Aquino orders PNP, AFP to dismantle all NPA checkpoints
MANILA, Philippines — Malacañang ordered law enforcement bodies, on Monday, to dismantle all makeshift checkpoints set up by the New People’s Army (NPA) in the countryside after Senator Teofisto “TG” Guingona III questioned the rebels’ authority to set them up in a country under “one government” and governed by “one President.”
President Aquino himself expressed “sadness” over Saturday’s attack, which wounded Gingoog Mayor Ruth de Lara Guingona and killed two of her bodyguards when the mayor’s convoy passed by a makeshift checkpoint manned by rebels.
“I pledge, within my power and abilities (as President), and in the name of the law, to exact accountability from those responsible for this,” said President Aquino in a speech at a campaign rally in Jose Pelaez Roa Park in Balingasag, Misamis Oriental.
“We will relentlessly pursue and sweep down on the people behind this violence,” President Aquino said.
The attack on Mayor Guingona’s convoy happened in the hinterland village of Alatagan in Barangay Upper Kapitulangan of Gingoog City, another coastal town in Misamis Oriental.
The President was in Misamis Oriental as part of day-long community meetings with local leaders and members of Team PNoy, which also took him to Marawi City and Cagayan de Oro City.
The President’s statement came on the heels of Senator Teofisto “TG” Guingona III’s condemnation of the NPA attack, saying the latter “has fired upon an elderly and innocent woman who is already bowing out of politics.”
“We would like to remind everyone in this country that there is only one government of the Republic of the Philippines. There is only one President who is in charge of executing the laws of this land. That is President Noynoy Aquino. He is the commander-in-chief of the Armed Forces of the Philippines,” Guingona said in a statement.
At a Palace briefing, Lacierda echoed the President’s resolve to get the perpetrators of the attack.
Asked to comment on Guingona’s statement that the rebel group should not be allowed to set up checkpoints anywhere in the archipelago, Lacierda said that the Palace had already ordered the PNP and Armed Forces of the Philippines (AFP) to find out why rebels could freely set up checkpoints in areas supposedly controlled by the guerillas.
“We would ask the AFP to give us some (explanation). The AFP will be in a better position to explain this. But we’ve been told already that the Army’s 58th Infantry Battalion will be spearheading this investigation on this point,” he said, adding: “But those in the local can inform us and we will let our AFP units go and make sure that there are no NPA checkpoints.”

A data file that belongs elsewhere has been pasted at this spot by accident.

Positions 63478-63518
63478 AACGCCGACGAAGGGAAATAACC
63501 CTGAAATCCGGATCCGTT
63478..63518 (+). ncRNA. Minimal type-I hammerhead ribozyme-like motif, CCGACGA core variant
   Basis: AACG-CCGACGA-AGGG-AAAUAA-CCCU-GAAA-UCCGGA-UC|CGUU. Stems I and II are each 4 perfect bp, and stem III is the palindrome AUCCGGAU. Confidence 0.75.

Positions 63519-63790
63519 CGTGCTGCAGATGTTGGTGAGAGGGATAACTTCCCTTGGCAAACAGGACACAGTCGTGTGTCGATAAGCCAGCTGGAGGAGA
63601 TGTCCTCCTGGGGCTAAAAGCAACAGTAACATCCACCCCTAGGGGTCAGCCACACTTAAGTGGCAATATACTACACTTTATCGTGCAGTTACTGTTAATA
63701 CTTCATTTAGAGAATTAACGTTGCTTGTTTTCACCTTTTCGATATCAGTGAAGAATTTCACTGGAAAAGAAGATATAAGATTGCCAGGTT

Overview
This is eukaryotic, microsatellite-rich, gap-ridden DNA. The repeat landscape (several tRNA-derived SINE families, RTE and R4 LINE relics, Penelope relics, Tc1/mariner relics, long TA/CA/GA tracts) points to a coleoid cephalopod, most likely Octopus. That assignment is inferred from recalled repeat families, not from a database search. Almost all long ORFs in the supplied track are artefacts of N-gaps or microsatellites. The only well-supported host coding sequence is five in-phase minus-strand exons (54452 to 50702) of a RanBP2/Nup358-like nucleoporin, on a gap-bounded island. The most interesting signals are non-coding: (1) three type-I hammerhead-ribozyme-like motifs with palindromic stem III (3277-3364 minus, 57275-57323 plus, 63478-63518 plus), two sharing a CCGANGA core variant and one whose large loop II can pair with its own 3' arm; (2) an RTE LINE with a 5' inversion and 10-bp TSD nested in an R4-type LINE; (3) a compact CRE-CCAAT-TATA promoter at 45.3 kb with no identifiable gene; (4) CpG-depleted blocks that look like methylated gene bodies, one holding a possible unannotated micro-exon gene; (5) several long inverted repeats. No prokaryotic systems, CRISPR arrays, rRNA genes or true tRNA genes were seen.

Lacierda also repeated calls for candidates not to give in to the rebels’ demand for the payment of permit to campaign (PTC) fee.
“Permit to campaign is not tolerated under our system of government,” declared the President’s spokesperson.
Besides the dismantling of checkpoints set up by communist rebels, Interior Secretary Manuel Roxas also ordered the PNP to provide additional security blanket to local candidates if need be, said Lacierda.
“And, if you need personnel, if you need some help in campaigning,” the Department of Interior and Local Government (DILG) DILG can help, said Lacierda.
“Let me just clear it up with DILG because I’m not familiar how they (operate). They’re (DILG operatives) are not supposed to campaign for any candidate. But let me clarify with Secretary Mar Roxas as to what necessary protection can we give to them—to the campaign (in general),” said Lacierda.
On the stalled peace talks with the exiled rebel leaders, Lacierda said that there seemed to be a “disconnect” between Netherlands-based NDF leaders and their members on the ground.
“With respect to the peace process, it’s obvious that the CPP-NPA-NDF is not interested in pursuing peace talks with us. Our position has been very, very clear. We are committed to resolving the internal armed conflicts peacefully,” said Lacierda.
CPP-NPA-NDF stands for the Communist Party of the Philippines-New People’s Army-National Democratic Front.
Issuing an apparently veiled threat against the rebels, Lacierda challenged the rebels to show sincerity in pursuing the peace process.
“There seems to be a disconnect between the Netherlands and the people on the ground. So is it worth discussing peace with them? Certainly, we would like to pursue peace talks with them but the burden is on the CPP-NPA-[NDF]. If they want to do so, we will pursue peace with them,” said Lacierda, quickly adding: “But if they’re not interested in pursuing peace, then we will prepare to defend our citizens.”
Asked if the Palace had given clear marching orders to the AFP or PNP to conduct an intensified crackdown on these NPA checkpoints, Lacierda said:
“The AFP is fully aware, and they have taken steps also to ensure that the politicians are spared from all these permit[s] to campaign. That’s the assurance that we were given by the AFP.
“Now, we would like to ask the local politicians, obviously, we, here in national government, would not be able to determine that. But those in the local can inform us and we will let our AFP units go and make sure that there are no NPA checkpoints. This is not tolerated under this system of government,” he said.